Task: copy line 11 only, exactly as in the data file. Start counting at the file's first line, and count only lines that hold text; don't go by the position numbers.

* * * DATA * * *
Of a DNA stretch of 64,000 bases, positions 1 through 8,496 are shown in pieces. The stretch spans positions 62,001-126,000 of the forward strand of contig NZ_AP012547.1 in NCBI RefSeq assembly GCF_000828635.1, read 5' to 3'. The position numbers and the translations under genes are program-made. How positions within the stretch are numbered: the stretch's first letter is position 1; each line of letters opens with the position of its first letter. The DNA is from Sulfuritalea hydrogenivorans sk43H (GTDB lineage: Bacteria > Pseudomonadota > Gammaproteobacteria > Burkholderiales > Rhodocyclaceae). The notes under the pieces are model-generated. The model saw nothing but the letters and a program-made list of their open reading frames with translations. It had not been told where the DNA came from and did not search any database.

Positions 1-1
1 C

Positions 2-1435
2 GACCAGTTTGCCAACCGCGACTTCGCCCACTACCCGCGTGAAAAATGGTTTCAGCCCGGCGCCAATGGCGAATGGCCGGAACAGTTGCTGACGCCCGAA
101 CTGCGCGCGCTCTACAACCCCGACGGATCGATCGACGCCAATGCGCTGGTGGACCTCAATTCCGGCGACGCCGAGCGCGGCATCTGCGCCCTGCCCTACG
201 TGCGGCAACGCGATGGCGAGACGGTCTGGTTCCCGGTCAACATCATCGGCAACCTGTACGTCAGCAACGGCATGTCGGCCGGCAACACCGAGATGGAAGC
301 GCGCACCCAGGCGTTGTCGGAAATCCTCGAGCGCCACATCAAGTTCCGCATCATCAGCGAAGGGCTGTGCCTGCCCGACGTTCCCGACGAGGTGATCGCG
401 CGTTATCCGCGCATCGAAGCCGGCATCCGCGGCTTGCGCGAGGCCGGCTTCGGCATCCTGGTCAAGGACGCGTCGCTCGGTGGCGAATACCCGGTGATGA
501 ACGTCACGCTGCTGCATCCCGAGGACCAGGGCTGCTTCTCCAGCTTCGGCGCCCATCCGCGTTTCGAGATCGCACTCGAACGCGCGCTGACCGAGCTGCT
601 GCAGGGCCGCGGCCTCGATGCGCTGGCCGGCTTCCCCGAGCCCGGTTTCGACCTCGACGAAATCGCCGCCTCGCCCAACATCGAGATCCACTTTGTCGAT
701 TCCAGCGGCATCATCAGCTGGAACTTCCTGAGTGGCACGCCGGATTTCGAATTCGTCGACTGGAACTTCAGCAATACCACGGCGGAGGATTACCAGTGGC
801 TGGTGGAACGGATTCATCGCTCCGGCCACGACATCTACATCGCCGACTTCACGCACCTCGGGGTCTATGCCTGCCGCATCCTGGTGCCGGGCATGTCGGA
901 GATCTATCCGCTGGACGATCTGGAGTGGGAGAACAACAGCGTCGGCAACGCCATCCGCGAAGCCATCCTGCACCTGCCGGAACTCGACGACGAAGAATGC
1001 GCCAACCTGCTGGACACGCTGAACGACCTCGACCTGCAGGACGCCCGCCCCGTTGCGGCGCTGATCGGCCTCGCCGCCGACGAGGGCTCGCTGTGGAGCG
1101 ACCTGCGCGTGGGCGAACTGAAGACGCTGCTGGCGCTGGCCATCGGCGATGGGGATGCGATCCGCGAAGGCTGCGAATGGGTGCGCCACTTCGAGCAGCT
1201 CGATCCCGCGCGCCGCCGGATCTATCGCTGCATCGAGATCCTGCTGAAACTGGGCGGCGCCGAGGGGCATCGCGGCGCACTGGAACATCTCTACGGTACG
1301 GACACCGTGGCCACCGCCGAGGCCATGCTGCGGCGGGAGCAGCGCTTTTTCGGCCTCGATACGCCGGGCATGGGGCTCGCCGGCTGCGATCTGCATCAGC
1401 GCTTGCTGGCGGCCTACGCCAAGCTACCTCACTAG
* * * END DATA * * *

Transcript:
601 GCAGGGCCGCGGCCTCGATGCGCTGGCCGGCTTCCCCGAGCCCGGTTTCGACCTCGACGAAATCGCCGCCTCGCCCAACATCGAGATCCACTTTGTCGAT